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“All persons born or naturalized in the United States, and subject to the jurisdiction thereof, are citizens of the United States and of the State wherein they reside. No State shall make or enforce any law which shall abridge the privileges or immunities of citizens of the United States; nor shall any State deprive any person of life, liberty, or property, without due process of law; nor deny to any person within its jurisdiction the equal protection of the laws.” This was taken directly from the Bill of Rights (Amendment XIV section I), and it clearly states that nothing should make or enforce any law that dispossesses the immunity of the citizen on trial.
In the trials of Tom Robinson and Orenthal James Simpson, this amendment seemingly may not have been considered. Every man should be treated equally, regardless of his race and social status, and in these two trials that statement was not being applied.
The social and political climate of the town in both cases was a major factor in the result of Robinson and Simpson’s trials.
In To Kill A Mockingbird, Tom Robinson was a man of innocence that was accused of rape, a crime he did not commit. Back in the 1930’s, white men were constantly trying to prove the “natural inferiority” of the African American race, condemning them as unreasonable. The jury was unable to look past race and praise the integrity of Tom and epitomize the opposite of prejudice. If Tom Robinson were a white man, the outcome of the trial would be entirely different.
However, in 1994, times have shown to have changed from the extent of racism and prejudice from the early 1900’s. Now, money and popularity is power, despite the race of a person. OJ Simpson was an African American, who was ranked fairly high on the social scale. He was a well-known, NFL-all star with a great deal of money on his side. The jury were in favor of OJ Simpson’s innocence from the beginning because they felt that a man like himself could not a crime as extreme as the murder of two people. Thus, in both cases, the race and rank of the defendant detained a major position in the result of their trials.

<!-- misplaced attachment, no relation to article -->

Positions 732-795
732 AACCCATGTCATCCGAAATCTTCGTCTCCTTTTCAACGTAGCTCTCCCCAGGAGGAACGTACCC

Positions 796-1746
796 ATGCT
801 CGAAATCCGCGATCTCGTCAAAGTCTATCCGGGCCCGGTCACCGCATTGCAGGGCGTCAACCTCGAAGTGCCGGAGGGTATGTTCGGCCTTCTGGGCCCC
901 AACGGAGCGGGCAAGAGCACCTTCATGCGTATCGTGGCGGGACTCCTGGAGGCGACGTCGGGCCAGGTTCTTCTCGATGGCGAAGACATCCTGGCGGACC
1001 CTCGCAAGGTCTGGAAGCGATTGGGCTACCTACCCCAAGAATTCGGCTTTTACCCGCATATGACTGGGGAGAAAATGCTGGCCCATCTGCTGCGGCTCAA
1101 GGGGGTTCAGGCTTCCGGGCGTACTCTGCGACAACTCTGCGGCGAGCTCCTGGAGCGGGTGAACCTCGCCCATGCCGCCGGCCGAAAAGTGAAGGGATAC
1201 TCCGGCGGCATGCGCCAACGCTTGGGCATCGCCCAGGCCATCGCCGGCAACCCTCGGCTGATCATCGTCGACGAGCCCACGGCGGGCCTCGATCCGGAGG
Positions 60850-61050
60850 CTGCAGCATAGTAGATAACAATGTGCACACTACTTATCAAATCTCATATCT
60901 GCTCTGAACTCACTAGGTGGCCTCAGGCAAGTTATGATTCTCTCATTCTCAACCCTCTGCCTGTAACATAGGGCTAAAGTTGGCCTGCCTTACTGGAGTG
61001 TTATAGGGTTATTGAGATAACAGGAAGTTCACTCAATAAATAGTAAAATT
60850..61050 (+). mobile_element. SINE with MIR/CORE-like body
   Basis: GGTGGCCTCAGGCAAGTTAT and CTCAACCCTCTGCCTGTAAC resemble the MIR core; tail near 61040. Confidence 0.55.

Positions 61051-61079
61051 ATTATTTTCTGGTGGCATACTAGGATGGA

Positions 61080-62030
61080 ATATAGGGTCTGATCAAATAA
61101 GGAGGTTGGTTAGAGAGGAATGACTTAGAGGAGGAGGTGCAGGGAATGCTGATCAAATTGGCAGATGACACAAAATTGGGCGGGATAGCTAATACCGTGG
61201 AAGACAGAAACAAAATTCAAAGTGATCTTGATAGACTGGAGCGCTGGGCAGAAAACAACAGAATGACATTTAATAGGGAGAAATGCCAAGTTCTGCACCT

In both trials, the evidence appeared to be somewhat disregarded by the jury. In Tom’s trial, there was no medical verification that he took advantage and raped Mayella Ewell. The jury could only base their guilty sentence of Tom on what was said by the Ewells in the courtroom. Back then, a white person’s word was automatically the truth when it was held up to the credibility of someone whom was black. At Simpson’s trial, the substantiation of murder was observed wrongfully. At the crime scene of Nicole Simpson and Ron Goldman, blood was found in OJ ‘s car, his socks, and a pair of his rubber gloves, upon many other things. For some reason, the jury looked past this evidence of guilt, and that is wrong.
Although there are many similarities present between the two trials, there are also some differences. One difference is that there was a change of venue made in one case but not the other. It was deliberated in Tom’s trial but in the end it was determined that a change of venue would not be necessary due to the fact that any jury would find a black man guilty in any case. OJ ‘s case was moved to the downtown district instead of where the crime occurred to avoid racial imbalances and to accommodate the media crash in Los Angeles (trial was moved to Santa Monica). This also made it possible to change the jury, which also had a major effect on the result of OJ ‘s trial.
The final verdicts of the two trials are not truthful. Both Tom and OJ were not treated equally as citizens of the United States. Instead, they were thought of as an evil and unreasonable black man and a NFL all star who would never commit a crime. Perhaps if the jury had realized that they were treating these two people unequally and unfairly the verdicts of these trials would be utterly different. These trials demonstrate how race, social status, and money have an effect on the current law system. All people are created equally, so they shall be treated equally in any matter
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